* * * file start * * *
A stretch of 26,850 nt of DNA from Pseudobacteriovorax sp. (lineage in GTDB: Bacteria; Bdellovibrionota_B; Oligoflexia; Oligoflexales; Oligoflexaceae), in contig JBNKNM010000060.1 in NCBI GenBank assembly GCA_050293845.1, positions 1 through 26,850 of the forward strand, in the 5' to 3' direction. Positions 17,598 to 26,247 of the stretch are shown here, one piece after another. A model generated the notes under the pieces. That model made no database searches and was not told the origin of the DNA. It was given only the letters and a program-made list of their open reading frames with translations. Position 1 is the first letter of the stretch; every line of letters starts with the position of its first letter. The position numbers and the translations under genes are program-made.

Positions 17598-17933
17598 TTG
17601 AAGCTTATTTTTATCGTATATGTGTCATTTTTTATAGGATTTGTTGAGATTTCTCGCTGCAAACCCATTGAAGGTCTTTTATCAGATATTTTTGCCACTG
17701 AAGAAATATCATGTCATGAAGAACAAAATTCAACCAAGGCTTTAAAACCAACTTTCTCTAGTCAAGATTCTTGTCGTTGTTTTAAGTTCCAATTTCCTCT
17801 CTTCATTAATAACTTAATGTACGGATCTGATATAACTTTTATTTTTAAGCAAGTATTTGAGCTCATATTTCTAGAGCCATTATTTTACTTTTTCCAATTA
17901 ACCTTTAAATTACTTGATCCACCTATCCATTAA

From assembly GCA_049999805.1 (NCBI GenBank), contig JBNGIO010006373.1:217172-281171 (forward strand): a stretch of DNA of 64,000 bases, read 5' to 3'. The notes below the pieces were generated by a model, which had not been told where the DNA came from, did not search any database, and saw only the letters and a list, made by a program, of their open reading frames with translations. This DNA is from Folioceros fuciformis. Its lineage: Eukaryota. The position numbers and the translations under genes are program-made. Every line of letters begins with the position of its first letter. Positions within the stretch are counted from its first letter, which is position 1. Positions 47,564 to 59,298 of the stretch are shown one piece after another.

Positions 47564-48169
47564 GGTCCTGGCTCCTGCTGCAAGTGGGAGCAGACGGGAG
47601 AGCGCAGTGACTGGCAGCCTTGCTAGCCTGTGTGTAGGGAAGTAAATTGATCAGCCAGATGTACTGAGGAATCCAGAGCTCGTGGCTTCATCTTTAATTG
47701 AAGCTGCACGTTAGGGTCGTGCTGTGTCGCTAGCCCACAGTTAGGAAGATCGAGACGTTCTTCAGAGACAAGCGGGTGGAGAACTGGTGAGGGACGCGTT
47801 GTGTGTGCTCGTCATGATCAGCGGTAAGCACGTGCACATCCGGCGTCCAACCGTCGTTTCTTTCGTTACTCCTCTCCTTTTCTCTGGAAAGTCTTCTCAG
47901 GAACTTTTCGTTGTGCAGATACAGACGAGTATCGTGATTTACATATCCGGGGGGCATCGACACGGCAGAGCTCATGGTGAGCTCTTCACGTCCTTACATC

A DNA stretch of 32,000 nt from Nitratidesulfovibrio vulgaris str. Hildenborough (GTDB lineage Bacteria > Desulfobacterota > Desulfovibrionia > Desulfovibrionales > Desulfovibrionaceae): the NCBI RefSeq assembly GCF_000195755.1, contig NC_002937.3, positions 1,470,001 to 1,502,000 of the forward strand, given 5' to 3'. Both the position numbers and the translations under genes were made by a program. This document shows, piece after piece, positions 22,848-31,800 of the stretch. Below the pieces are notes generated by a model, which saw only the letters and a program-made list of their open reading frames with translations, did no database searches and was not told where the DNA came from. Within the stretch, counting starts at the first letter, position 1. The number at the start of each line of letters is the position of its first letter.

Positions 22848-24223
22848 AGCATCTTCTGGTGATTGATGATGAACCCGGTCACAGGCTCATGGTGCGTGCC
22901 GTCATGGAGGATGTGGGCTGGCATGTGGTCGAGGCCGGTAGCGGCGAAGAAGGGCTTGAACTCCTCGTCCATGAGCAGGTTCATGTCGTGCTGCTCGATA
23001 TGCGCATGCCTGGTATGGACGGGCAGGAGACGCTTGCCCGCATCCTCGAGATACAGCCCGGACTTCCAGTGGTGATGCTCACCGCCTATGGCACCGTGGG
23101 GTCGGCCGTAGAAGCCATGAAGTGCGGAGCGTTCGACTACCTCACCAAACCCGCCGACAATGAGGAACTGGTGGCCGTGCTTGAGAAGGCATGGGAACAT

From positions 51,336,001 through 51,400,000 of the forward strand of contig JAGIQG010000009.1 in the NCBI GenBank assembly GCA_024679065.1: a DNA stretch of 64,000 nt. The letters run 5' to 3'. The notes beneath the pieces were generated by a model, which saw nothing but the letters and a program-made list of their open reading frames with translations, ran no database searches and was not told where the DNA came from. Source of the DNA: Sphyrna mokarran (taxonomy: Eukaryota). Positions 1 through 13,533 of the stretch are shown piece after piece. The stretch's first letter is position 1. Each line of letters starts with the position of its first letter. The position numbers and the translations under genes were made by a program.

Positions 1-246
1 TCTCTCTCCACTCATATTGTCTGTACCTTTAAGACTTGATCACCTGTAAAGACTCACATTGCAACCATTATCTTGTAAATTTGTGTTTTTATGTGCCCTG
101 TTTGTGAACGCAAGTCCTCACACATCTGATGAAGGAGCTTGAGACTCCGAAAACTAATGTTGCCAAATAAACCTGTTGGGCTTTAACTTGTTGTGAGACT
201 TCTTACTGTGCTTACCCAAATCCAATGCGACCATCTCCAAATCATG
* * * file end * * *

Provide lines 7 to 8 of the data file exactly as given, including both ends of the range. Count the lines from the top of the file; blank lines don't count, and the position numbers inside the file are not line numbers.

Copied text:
17901 ACCTTTAAATTACTTGATCCACCTATCCATTAA

From assembly GCA_049999805.1 (NCBI GenBank), contig JBNGIO010006373.1:217172-281171 (forward strand): a stretch of DNA of 64,000 bases, read 5' to 3'. The notes below the pieces were generated by a model, which had not been told where the DNA came from, did not search any database, and saw only the letters and a list, made by a program, of their open reading frames with translations. This DNA is from Folioceros fuciformis. Its lineage: Eukaryota. The position numbers and the translations under genes are program-made. Every line of letters begins with the position of its first letter. Positions within the stretch are counted from its first letter, which is position 1. Positions 47,564 to 59,298 of the stretch are shown one piece after another.